As "Sheen" hits the silver screen this Friday, director Raman Kumar reveals a thing or two about the film on Kashmiri pandits. Photo: V. Sudershan.
ASHOK PANDIT'S Sheen is releasing this Friday and cynics are apprehensive that apart from highlighting the plight of Kashmiri pandits, the film has little to make it commercially viable. But Raman Kumar who has penned the screenplay writes off the criticism. "If you study, 90 per cent of the so-called commercial films are flops while films which try to portray something different have a much better success rate."
Raman asserts that the film has a message and a purpose to bring the issue into limelight. "Government and human right groups should take note of these 4 lakh refugees in their own country."
Raman, best remembered for his realistic tale of a working couple, Saath Saath is working on Sarhad Par scheduled to release this June. "The film is about a prisoner of war played by Sanjay Dutt who loses his memory because of the torture inflicted upon him."
Raman points there is no Pakistan bashing in his film. "There are no war scenes. It is more about the humane angle, how a soldier's family suffers and tries to bring him back to normalcy after the war. Pakistan is only incidental. The story could be told in any part of the world." Paired opposite Sanjay is Tabu, once again as a Punjabi girl and Mahima Choudhary as his sister.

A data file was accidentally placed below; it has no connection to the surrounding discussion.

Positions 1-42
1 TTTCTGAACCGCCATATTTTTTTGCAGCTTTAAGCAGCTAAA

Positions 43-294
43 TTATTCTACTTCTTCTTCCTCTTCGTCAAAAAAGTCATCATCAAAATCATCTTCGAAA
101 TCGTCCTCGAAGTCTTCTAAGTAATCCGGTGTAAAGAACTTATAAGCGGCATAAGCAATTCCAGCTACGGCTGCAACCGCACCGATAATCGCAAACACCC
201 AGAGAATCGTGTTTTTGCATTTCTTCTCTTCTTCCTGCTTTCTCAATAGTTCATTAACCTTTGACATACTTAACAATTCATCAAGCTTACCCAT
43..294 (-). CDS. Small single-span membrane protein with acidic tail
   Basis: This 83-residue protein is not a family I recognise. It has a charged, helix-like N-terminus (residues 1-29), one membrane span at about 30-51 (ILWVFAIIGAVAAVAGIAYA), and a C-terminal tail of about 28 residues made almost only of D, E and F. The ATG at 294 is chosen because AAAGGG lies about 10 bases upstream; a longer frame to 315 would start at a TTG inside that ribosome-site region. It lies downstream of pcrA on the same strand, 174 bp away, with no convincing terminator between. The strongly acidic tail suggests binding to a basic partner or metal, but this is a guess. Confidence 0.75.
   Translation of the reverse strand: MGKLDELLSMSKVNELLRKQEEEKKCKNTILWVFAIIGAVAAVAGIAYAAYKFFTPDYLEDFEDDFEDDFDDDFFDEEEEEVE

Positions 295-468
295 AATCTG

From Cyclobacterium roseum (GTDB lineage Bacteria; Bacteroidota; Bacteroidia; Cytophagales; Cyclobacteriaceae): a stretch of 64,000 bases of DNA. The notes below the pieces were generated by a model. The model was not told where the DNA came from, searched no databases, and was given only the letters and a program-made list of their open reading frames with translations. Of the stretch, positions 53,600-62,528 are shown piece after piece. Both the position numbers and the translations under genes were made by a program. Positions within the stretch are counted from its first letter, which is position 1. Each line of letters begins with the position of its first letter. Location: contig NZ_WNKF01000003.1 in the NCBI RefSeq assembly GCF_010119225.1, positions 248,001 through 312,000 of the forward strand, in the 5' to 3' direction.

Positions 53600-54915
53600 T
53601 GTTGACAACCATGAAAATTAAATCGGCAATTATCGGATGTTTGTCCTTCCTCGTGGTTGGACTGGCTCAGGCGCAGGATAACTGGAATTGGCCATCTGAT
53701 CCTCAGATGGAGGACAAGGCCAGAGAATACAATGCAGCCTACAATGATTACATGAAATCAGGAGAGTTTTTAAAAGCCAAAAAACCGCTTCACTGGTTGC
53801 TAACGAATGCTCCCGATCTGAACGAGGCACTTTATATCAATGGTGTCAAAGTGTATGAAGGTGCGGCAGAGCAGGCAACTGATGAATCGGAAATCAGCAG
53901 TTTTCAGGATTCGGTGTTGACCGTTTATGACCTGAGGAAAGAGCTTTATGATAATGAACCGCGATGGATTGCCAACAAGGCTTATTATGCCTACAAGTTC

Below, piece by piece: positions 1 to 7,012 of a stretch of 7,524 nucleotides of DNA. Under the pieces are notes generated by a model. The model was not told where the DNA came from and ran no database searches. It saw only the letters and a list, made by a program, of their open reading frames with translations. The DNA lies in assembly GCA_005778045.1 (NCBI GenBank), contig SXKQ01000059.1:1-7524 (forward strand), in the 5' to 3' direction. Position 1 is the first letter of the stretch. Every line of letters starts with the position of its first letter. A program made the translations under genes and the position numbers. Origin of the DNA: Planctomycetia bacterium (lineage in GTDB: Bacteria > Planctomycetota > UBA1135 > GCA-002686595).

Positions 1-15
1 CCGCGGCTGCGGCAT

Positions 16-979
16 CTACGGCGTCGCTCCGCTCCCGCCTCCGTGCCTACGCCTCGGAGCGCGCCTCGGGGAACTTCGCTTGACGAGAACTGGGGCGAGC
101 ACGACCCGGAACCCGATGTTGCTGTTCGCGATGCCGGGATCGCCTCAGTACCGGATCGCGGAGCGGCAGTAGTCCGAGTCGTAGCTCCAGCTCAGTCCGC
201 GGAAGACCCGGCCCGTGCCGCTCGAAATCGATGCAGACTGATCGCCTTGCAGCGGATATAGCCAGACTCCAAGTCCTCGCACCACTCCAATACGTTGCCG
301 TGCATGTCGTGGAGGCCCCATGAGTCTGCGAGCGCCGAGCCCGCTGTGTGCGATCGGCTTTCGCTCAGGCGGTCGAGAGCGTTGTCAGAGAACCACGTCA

Continuing on Pakistan punching, Raman remarks apart from Border, no film with such theme has succeeded. "Gadar thrived primarily because of the romantic angle."
Of late, Raman is better known for his television days particularly the way he frothed the small screen with the daily soaps starting with Tara and still relevant with two serials on air on DD-1. "Television is best for narrating a novel. In films you can't touch the subtle nuances involved." But is it really happening with commercial pressures impeding the stories? "See, the medium requires this kind of treatment." Playing safe!
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